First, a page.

COMMENT: Maligned in the domestic media, the on-field leader of the Selecao responded in decisive fashion by scoring the first goal and holding firm as Colombia threatened late onBy Robin Bairner in Fortaleza
Prior to Brazil’s group match with Mexico, Thiago Silva proclaimed that this was not "a World Cup for defenders". Over the course of the last few hours, the captain of the Selecao has been proven wrong, most notably as his side overcame Colombia 2-1 to progress to the semi-finals.
After Mats Hummels headed Germany past France, the Paris Saint-Germain defender took fewer than 10 minutes to scrappily turn home at the back post following a corner, with marker Carlos Sanchez left staring.
It was the first time a Brazil captain had scored at the World Cup finals since Rai found the net in 1994 against Russia. Rai was replaced as skipper in that competition by Dunga and there will be someone else wearing the armband on Tuesday against Germany after Silva collected a needless yellow card and a suspension in Fortaleza.
The absence of their captain represents a huge loss to the hosts, though the performance of David Luiz, including a breathtaking second goal via a free-kick, was encouraging.
Silva was the rock from which the home side built their challenge, re-asserting himself as the premier player in the world in the centre-back position after a difficult week that saw his leadership qualities questioned in the domestic press following his tears in the penalty shootout win over Chile.
Speaking on Thursday, the 29-year-old stated: “I don’t need to worry about what people say. This is just the way I am. It’s a natural thing for humans to be emotional. People are saying some silly things and that could make it more difficult. But it helps me.”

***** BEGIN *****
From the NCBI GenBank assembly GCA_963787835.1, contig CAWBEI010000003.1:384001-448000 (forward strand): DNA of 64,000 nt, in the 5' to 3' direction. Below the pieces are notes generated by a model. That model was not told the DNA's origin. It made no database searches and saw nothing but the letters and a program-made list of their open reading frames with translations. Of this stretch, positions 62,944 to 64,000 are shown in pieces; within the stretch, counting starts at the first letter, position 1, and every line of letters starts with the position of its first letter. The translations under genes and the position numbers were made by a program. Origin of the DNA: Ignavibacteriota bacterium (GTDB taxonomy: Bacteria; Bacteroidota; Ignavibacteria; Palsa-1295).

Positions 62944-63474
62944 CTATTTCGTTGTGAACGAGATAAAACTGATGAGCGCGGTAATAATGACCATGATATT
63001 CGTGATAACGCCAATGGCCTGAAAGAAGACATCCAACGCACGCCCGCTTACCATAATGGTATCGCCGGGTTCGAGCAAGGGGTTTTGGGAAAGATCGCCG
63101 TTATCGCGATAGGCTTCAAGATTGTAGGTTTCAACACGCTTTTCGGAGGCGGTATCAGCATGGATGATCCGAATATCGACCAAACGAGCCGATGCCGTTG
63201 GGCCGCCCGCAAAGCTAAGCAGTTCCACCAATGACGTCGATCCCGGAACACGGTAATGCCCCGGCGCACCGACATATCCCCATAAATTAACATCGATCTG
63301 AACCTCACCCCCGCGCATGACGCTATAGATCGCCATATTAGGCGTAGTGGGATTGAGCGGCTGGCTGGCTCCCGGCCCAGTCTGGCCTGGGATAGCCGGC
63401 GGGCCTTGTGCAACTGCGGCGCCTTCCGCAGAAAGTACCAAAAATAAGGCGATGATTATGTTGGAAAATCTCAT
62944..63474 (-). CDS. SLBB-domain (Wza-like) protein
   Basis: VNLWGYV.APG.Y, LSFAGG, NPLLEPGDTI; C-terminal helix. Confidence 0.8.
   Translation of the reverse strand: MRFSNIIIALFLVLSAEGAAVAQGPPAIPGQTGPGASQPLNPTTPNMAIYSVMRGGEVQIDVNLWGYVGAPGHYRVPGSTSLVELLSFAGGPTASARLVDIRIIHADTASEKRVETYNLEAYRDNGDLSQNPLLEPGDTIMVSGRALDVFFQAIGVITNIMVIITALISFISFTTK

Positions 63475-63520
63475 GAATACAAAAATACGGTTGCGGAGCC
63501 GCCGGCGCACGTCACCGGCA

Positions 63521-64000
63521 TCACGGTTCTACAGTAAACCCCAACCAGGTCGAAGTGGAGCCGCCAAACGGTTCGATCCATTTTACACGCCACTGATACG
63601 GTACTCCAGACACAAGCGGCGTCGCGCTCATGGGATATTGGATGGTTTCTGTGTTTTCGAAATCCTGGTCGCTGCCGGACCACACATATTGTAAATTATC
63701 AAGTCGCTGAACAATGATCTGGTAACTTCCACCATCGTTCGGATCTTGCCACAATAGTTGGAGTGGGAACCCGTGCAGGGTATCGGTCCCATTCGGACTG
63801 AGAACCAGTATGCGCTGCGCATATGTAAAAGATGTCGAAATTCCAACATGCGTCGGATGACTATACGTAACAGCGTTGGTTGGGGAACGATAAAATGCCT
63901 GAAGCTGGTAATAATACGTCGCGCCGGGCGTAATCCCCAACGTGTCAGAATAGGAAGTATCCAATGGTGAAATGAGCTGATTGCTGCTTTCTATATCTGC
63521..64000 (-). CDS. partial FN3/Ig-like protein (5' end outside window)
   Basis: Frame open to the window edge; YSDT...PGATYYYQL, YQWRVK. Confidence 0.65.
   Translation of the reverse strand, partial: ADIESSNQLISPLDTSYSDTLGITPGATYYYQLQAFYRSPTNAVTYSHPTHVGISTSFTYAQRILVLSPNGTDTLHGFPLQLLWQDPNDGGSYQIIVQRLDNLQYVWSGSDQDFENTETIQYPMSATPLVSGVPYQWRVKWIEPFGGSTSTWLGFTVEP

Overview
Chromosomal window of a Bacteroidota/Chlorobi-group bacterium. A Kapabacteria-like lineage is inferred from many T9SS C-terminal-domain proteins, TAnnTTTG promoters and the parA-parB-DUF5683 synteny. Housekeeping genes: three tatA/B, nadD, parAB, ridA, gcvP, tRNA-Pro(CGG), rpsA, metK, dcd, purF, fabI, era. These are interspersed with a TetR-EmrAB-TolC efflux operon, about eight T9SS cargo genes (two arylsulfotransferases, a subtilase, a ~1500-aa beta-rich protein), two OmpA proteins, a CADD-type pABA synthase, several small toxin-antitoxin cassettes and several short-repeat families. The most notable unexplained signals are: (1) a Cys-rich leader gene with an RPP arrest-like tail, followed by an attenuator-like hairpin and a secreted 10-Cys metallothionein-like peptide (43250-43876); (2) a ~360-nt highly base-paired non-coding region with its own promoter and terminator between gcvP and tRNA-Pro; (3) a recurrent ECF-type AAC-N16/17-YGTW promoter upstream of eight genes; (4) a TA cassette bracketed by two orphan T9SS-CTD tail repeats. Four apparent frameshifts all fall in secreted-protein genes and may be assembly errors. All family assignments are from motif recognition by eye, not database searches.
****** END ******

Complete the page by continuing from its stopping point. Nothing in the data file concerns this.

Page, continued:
Certainly, the performance produced by the defender at Fortaleza’s Estadio Castelao was every inch that of a leader.
Silva, of course, would not habitually expect to contribute offensively, yet he was alert to open the scoring in the early stages and then built on this by demonstrating his wonderful defensive qualities.
The pick of these is arguably his reading of the game, and after a stunning burst from James Rodriguez had left Brazil exposed to a three-on-one counter, Silva was astute enough with his angles to cover any easy pass. The Colombians’ most dangerous moment – aside from the late penalty the Monaco playmaker converted – had passed.
That Julio Cesar went until almost the 40th minute without a meaningful touch of the ball owed much to the defence, in which Silva played a starring role with a couple of excellent blocks. Even with David Luiz prone to making the odd eye-catching burst forward, the Selecao never looked under any meaningful threat.
The effort was not solely down to Silva. In midfield, the contributions of Paulinho and Fernandinho were far above the level that either has previously attained during the tournament, and their contribution behind the offensive players was another vital stone for Luiz Felipe Scolari’s side. With the ball they were sharp and incisive, while robust enough to keep James from having a defining influence on the game.
Even the attack did not look quite as Neymar-dependent as it has been at times during the competition. Hulk, effectively playing on home turf as a native of Brazil’s north east, was particularly bullish with his play while even Fred contributed meaningfully with a number of promising lay-offs.
Neymar was restricted to a handful of dangerous bursts and went off with a concerning injury late on, while Oscar was limited in his contribution offensively.
Indeed, it was the defence and not Neymar that saw Brazil through their toughest challenge of the competition, and keeps them on track for the Hexa.
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